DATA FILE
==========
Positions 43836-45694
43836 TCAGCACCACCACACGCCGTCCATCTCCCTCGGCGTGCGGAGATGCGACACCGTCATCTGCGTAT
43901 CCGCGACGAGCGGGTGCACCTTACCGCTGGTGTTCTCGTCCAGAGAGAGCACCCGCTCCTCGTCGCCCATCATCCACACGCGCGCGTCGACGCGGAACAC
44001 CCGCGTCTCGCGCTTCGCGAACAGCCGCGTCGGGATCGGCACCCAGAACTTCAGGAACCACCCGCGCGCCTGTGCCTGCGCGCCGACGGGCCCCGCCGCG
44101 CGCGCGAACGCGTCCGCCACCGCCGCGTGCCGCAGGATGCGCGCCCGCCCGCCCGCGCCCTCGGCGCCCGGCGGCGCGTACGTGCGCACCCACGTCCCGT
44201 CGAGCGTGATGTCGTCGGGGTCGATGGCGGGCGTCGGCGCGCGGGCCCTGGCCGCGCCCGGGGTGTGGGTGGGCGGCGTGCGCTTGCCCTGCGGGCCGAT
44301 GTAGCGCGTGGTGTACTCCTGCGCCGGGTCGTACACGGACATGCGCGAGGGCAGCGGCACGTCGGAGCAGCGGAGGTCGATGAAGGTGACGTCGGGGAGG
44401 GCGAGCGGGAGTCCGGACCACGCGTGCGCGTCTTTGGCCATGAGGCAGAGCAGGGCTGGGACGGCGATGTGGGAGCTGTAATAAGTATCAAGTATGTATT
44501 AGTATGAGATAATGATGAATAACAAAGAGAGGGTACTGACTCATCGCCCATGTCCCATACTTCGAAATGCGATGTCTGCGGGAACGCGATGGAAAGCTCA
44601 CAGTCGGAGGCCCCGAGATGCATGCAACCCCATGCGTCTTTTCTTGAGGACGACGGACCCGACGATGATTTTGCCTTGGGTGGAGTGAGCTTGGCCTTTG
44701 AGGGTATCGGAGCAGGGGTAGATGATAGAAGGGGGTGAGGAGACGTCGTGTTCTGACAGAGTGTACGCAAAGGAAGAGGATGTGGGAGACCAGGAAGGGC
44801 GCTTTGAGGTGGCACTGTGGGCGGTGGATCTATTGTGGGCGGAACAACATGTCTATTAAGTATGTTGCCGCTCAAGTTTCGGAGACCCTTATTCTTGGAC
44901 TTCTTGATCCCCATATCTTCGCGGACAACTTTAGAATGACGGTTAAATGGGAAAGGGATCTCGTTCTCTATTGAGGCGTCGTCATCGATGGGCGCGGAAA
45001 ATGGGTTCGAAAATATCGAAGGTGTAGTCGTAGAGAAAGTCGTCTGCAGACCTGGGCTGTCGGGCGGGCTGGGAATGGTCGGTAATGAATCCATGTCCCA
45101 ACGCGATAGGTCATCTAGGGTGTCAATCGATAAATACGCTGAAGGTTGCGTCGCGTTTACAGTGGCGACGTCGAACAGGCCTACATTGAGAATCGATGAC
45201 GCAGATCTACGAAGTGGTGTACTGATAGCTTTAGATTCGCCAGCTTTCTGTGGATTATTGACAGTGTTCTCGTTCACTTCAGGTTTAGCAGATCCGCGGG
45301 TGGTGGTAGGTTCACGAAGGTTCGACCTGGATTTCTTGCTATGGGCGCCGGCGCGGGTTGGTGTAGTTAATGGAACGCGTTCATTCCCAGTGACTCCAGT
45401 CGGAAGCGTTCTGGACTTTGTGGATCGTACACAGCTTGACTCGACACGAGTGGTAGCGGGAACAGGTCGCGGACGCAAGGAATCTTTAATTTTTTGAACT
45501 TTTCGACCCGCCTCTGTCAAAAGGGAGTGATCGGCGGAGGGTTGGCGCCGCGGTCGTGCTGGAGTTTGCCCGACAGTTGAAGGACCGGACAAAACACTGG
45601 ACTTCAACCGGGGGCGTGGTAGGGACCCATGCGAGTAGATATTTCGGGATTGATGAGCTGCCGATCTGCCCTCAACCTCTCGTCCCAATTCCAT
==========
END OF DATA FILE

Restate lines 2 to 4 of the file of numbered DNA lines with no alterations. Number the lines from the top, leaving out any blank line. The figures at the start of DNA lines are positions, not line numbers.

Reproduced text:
43836 TCAGCACCACCACACGCCGTCCATCTCCCTCGGCGTGCGGAGATGCGACACCGTCATCTGCGTAT
43901 CCGCGACGAGCGGGTGCACCTTACCGCTGGTGTTCTCGTCCAGAGAGAGCACCCGCTCCTCGTCGCCCATCATCCACACGCGCGCGTCGACGCGGAACAC
44001 CCGCGTCTCGCGCTTCGCGAACAGCCGCGTCGGGATCGGCACCCAGAACTTCAGGAACCACCCGCGCGCCTGTGCCTGCGCGCCGACGGGCCCCGCCGCG